Boa constrictors are not venomous. Instead, they squeeze the victim to death. The squeezing overwhelms the circulatory system, and the prey dies from ischemia. And therein I lay. I came to the acknowledgment this week that my body is slowly giving way. Life a slow-motion film, the amount of dizziness, the pain just below my rib cage, and the persistent fatigue slowly crept in each subsequent week. I sense it. No. Correction. It squeezes. I feel it. There are some days when I wish to fall asleep and call it a life.

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A few hours before my physician’s appointment, I read Dr. Rebecca Elon’s story on the Kaiser Health News. Living in the age of COVID, she lost her husband, experienced the death of a sister, and watched her mother battle dementia. The geriatrician and policy expert made a striking comment. “Reading about caregiving of this kind was one thing. Experiencing it was entirely different.” Elon’s statement struck so deep that I took the time to not her comment. Thinking Elon’s quote was a worthy citation in a future blog post, I never imagined referencing hours later, just after my doctor’s appointment.

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Katie Cassidy revealed that her father’s (singer David Cassidy) last words were ‘so much wasted time.’ Cassidy’s last words have been on my mind for weeks, and none more present while I have been cleaning out my home. In Sweden, this type of decluttering called döstädning— meaning ‘death’ and städning meaning ‘cleaning. In the final preparation of my departure, I don’t want others to be spending hours clearing out unnecessary items. Therefore, I am unloading all I can while alive. As I sorted, I kept thinking, “Why? Why did I waste so much time collecting this stuff?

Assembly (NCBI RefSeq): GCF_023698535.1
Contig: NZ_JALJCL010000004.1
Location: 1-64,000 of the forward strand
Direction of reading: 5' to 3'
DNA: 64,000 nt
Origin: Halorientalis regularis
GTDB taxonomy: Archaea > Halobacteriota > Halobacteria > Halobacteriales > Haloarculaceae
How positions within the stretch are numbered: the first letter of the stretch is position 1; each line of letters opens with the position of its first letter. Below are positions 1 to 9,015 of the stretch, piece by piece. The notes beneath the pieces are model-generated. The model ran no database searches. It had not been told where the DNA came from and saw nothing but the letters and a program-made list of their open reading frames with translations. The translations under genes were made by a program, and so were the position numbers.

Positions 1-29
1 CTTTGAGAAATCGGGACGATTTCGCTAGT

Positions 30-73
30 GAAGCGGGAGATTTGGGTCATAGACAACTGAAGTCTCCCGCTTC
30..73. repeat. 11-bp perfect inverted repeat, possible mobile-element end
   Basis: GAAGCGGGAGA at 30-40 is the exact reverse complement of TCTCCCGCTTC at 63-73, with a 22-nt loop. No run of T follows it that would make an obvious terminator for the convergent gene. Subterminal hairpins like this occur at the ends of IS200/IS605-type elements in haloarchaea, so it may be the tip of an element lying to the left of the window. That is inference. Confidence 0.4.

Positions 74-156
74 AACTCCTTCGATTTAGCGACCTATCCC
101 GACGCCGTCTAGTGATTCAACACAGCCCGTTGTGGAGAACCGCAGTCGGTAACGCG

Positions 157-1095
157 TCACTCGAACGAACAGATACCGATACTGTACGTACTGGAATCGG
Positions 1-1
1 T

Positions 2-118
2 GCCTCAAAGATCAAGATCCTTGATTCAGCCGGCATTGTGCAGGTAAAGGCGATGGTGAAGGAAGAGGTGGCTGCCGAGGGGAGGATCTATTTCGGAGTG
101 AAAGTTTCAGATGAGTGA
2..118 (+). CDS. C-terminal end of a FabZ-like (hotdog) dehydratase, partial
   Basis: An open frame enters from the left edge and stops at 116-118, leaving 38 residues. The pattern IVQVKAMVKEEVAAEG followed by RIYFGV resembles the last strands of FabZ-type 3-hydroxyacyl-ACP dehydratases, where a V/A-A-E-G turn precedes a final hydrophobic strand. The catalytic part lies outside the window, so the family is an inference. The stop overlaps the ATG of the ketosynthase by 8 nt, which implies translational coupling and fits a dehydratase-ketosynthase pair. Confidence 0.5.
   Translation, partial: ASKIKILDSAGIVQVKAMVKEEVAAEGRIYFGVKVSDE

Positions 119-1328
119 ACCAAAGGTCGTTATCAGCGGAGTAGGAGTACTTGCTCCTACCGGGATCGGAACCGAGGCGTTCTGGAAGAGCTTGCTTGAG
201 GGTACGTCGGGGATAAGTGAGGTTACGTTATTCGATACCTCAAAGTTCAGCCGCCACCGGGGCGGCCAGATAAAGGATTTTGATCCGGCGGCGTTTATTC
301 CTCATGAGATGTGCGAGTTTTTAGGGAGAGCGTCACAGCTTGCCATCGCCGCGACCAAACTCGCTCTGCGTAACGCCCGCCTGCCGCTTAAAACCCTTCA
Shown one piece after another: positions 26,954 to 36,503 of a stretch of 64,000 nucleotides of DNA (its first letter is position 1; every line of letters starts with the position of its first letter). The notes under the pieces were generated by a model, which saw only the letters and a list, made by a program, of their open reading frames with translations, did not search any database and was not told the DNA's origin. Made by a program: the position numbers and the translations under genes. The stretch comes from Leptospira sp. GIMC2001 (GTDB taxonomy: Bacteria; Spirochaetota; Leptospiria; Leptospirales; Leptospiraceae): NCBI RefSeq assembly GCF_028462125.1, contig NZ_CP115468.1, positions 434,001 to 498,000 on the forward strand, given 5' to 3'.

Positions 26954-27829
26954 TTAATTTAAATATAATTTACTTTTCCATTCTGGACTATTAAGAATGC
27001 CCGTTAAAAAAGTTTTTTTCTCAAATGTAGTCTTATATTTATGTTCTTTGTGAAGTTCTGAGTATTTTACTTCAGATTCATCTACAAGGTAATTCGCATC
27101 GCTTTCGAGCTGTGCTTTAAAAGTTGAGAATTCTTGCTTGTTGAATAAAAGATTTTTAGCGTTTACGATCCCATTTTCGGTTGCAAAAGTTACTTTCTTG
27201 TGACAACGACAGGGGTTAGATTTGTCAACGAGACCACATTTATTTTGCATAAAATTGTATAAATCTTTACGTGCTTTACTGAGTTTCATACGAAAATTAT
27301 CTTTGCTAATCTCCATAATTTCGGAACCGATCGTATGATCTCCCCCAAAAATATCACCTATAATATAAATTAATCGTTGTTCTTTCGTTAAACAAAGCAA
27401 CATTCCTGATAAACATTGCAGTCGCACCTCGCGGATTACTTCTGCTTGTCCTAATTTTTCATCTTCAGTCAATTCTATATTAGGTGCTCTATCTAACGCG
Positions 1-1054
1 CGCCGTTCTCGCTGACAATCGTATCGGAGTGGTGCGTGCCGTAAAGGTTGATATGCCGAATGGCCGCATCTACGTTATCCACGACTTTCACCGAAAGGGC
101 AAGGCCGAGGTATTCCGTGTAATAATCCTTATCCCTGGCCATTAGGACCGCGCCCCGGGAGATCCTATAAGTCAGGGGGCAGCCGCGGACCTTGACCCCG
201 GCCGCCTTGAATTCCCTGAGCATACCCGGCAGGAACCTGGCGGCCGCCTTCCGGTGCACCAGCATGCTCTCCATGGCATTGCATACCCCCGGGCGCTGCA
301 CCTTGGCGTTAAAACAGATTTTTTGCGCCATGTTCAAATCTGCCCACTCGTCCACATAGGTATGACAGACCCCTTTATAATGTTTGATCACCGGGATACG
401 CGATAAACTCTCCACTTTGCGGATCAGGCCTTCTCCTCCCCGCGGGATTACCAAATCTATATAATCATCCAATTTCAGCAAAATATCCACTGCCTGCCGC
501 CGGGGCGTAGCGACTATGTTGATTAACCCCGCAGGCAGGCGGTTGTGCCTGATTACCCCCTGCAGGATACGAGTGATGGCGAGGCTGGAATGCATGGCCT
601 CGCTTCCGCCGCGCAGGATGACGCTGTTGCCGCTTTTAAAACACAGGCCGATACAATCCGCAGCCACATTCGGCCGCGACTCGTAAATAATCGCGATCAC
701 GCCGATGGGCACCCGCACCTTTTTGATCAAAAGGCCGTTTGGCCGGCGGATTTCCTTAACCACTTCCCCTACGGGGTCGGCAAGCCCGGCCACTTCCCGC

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When I was 16, my parents loaded our Southwind Motorhome and headed west for vacation. My brother and I were allowed to ride along, but I considered of myself only as an ‘accessory.’ “Hey, get me a beer.” “We need wood for the fire.” “Empty the ‘holding tank.” (‘Holding tank’ was a euphemism for ‘s*** tank.’ Since someone has to empty it, might as well get the cheap labor to do it.) Along the route to Glacier National Park (Montana), my father shrewdly traded two cartons of Kool Menthol cigarettes with an Native American for a personal guided tour of the original ‘Camp Disappointment.’ Camp Disappointment was the northernmost point reached by the Lewis and Clark Expedition (July 23, 1806). Lewis referred to the campsite as ‘Camp Disappointment,’ for it meant the expedition was unable to reach 50 degrees north latitude, which would extend the Louisiana Territory. I viewed Camp Disappointment more pragmatically.

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Ice Cream and Anhedonia

Sorry I have been offline for several weeks. It’s not that I’ve been medically indisposed. And while the pain did follow me, I remained upright and above ground. Instead, I travel to Tucson to collect my father’s remains, spend time with my mother, and worked remotely as though I were in the Central Time zone. 

Working under Central Time while in Tucson presents challenges. No matter what you do, you must plan two hours ahead. For instance, for an 8:00 AM meeting, you must be prepared at 6:00 AM. For me, the alarm rang early – like really, really early. Some days, I found myself sliding out of bed at 4:00 AM, calling it a night by 8:00 – 8:30 PM. The schedule was extraordinary.